“A naturally occurring DNA segment is a product of nature and not patent eligible merely because it has been isolated.”

These are the first words in a 2013 US Supreme Court decision regarding a patent on the human BRCA 1 gene – a product of nature that has been isolated.

Last week the Australian Federal Court ruled that the same patent was valid  – directing contradicting the Supreme Court decision.

The Federal Court’s ruling – on a number of fronts – appears to broaden patent law to further entrench the system of de facto patents on life.

The case involved the isolation of a gene that is used in the diagnosis of a woman’s likelihood of getting breast cancer. Myriad Genetics, which holds the patent on the gene, controls access to research materials and the diagnostic tests associated with the isolated gene. This has resulted in a monopoly that prevents further research by other scientists or organisations. It has also resulted in diagnostic tests that are significantly more expensive than they would otherwise be, meaning they are beyond the reach of many women.

In July, we reported on some signs of sanity in the crazy world of patents on life. The US Supreme Court recently rejected a number of patents that are ‘products of nature’ and called into question a number of other patents held by biotech companies. Australia appears to be going in the opposite direction.

The Federal Court used several related arguments to uphold the patent. They held that an ‘artificial state of affairs’ was created by isolation of the DNA and therefore the gene was patentable. While rejecting the notion that a ‘product of nature’ is a useful concept in examining patented material (a concept used by the Supreme Court), it adopted an artificiality standard, which depends on an understanding of what is naturally occurring. In other words, in order to find the gene as representing an ‘artificial state of affairs’, they had to conclude that the gene was not naturally occurring. They did so primarily on the basis of its removal from the body. An artificial state of affairs test is broader and less clear than ‘naturally occurring’. It permits a patent over something that occurs naturally provided that it is the result of an ‘artificial state of affairs’.   It is obvious that this is not as strong a standard as prohibiting a patent on something that is naturally occurring, and in part explains the difference between the outcomes of the two cases.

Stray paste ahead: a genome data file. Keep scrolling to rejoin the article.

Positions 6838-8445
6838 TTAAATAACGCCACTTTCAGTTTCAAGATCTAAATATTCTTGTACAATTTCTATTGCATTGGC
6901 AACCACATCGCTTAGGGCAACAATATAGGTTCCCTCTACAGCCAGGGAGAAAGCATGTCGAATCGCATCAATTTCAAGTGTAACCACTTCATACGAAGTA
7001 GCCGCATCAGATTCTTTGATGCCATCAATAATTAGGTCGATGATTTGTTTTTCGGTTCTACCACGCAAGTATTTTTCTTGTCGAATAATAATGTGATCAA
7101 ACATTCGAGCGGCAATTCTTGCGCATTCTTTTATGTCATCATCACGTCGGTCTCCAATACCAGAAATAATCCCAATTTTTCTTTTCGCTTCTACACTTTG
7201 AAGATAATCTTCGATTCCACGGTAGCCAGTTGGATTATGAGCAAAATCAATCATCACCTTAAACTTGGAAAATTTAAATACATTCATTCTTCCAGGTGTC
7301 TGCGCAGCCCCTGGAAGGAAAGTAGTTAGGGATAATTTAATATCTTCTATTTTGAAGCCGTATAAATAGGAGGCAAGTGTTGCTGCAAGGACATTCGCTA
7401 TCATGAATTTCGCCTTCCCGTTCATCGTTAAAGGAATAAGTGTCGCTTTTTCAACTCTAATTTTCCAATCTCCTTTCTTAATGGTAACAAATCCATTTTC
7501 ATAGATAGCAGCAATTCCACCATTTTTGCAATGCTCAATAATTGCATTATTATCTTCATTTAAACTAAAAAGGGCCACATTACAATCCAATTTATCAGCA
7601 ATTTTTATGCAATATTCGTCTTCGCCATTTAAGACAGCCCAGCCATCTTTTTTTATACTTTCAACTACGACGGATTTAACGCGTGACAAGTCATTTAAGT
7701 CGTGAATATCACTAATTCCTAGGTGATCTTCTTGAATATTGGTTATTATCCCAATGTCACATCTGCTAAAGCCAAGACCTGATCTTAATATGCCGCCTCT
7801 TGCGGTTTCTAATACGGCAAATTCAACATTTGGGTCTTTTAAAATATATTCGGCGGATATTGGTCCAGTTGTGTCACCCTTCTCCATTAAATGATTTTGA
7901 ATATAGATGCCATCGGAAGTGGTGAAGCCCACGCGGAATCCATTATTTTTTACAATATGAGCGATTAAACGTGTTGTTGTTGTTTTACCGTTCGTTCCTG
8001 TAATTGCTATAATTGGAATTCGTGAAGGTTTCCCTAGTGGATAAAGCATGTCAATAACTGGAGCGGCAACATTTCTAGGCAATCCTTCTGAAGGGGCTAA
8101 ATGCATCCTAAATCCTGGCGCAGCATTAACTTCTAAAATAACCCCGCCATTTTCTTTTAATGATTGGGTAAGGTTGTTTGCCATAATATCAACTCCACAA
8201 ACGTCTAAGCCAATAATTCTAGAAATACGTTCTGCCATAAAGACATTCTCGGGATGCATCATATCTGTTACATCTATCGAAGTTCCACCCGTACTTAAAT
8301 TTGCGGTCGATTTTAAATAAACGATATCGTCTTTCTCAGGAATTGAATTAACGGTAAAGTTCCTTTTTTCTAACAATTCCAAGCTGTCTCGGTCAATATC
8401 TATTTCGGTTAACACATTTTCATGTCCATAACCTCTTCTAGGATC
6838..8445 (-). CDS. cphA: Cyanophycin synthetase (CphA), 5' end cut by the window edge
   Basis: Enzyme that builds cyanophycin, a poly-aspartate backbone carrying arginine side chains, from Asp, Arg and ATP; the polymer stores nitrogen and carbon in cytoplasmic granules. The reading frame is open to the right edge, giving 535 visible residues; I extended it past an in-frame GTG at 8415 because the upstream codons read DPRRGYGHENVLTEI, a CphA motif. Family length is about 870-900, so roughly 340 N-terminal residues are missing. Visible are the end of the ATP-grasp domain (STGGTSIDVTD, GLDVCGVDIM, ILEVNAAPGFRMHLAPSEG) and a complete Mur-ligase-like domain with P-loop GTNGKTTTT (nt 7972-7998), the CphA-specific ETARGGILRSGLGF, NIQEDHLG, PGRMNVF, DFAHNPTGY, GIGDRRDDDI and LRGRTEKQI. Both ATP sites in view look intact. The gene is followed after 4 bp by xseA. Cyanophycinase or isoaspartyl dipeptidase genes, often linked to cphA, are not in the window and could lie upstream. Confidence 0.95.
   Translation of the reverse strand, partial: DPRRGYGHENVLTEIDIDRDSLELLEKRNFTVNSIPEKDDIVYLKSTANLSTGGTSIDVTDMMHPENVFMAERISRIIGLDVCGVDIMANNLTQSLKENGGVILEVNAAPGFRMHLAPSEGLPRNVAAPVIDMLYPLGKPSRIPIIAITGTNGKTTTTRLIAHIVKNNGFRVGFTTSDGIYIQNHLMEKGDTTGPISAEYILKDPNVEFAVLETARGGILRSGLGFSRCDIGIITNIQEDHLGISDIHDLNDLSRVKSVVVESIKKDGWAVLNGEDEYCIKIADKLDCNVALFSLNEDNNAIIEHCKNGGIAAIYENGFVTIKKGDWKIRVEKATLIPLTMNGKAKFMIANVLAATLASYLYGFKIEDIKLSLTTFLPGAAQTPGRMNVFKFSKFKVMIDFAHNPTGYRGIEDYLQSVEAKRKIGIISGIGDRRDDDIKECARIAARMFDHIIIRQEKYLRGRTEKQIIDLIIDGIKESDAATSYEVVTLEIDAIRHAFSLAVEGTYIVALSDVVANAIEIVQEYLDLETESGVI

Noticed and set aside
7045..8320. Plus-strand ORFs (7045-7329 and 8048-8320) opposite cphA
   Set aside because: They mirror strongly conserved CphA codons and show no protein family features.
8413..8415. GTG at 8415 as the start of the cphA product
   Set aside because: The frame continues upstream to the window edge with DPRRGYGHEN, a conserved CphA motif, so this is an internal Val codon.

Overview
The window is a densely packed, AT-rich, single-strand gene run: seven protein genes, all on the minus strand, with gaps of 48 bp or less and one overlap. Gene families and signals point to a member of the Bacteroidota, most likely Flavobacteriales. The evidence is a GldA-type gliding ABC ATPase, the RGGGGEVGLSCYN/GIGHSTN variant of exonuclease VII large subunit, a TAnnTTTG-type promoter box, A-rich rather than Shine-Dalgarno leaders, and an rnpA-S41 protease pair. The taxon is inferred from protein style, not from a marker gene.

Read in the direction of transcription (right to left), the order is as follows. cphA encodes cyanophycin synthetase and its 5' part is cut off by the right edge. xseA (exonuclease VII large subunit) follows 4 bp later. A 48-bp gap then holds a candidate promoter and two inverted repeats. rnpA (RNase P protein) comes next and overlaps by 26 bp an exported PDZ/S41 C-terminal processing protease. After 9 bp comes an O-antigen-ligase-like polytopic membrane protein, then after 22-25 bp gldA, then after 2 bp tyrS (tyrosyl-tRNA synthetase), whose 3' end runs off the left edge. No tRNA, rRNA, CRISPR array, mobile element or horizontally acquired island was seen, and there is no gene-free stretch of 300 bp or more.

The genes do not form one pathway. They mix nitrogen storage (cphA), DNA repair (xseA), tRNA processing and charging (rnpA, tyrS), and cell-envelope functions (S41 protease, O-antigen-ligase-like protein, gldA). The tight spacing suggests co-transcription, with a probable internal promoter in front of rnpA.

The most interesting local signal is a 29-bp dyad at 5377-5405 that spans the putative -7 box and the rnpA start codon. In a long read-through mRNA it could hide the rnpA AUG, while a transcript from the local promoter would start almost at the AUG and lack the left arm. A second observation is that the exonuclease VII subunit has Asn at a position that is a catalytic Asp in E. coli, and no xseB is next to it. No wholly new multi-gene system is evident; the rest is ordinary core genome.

The Court also held that an ‘inventive step’ satisfies the category of invention and that the isolation of the gene was an inventive step. This broadening of the concept of invention has serious implications for the scope of patents. In this case, an inventive step may have occurred but there remains an absence of invention.

Contradicting the US Supreme Court again, the Australian Federal Court rejected the notion that the patent in question is held over information, holding instead that it is a patent over a product. This is simply sophistry and results in a perverse system in which a de facto system of owning information is permitted under the guise of holding a patent over a product or an ‘artificial state of affairs’.  A patent over a gene that is a product of nature is by definition a patent over the information which that gene contains.  In this case, the utility of the gene  (which the court emphasises is a part of the assessment of patent validity) is the information it contains, as it is this information which allows the potential diagnosis of breast cancer. That information exists before isolation occurs.

The BRCA1 patent is also potentially a patent over life. In this case, the Court held that it’s only a legitimate patent because it has been isolated from a cell, but what happens when a gene is isolated from one organism and transferred into another unrelated species?  Clearly, there is an artificial state of affairs and an inventive step, so the gene would be patentable and because it exists within a living organism a functional patent over that organism is created.

We are frequently told that patents are the key to innovation, however in his book Science Mart, Phillip Mirowski reveals that the data suggest just the opposite. Patents have reduced innovation, in part because they restrict access to information, techniques and methods. Once a patent system protects processes and information not simply products, the perverse side of patent ownership begins to emerge.

The Court insisted that they weren’t making policy, but simply deciding on the basis of previous case law. In order to remove any doubt – and to have a patent system that protects the public good first and foremost – it is past time for our lawmakers to ensure that there are no patents over products of nature and no patents on life. Legislation which prohibited patents on humans, human genes and biological processes, was tabled in 2010 – but never voted on – and it ultimately lapsed. Perhaps it’s time to try again.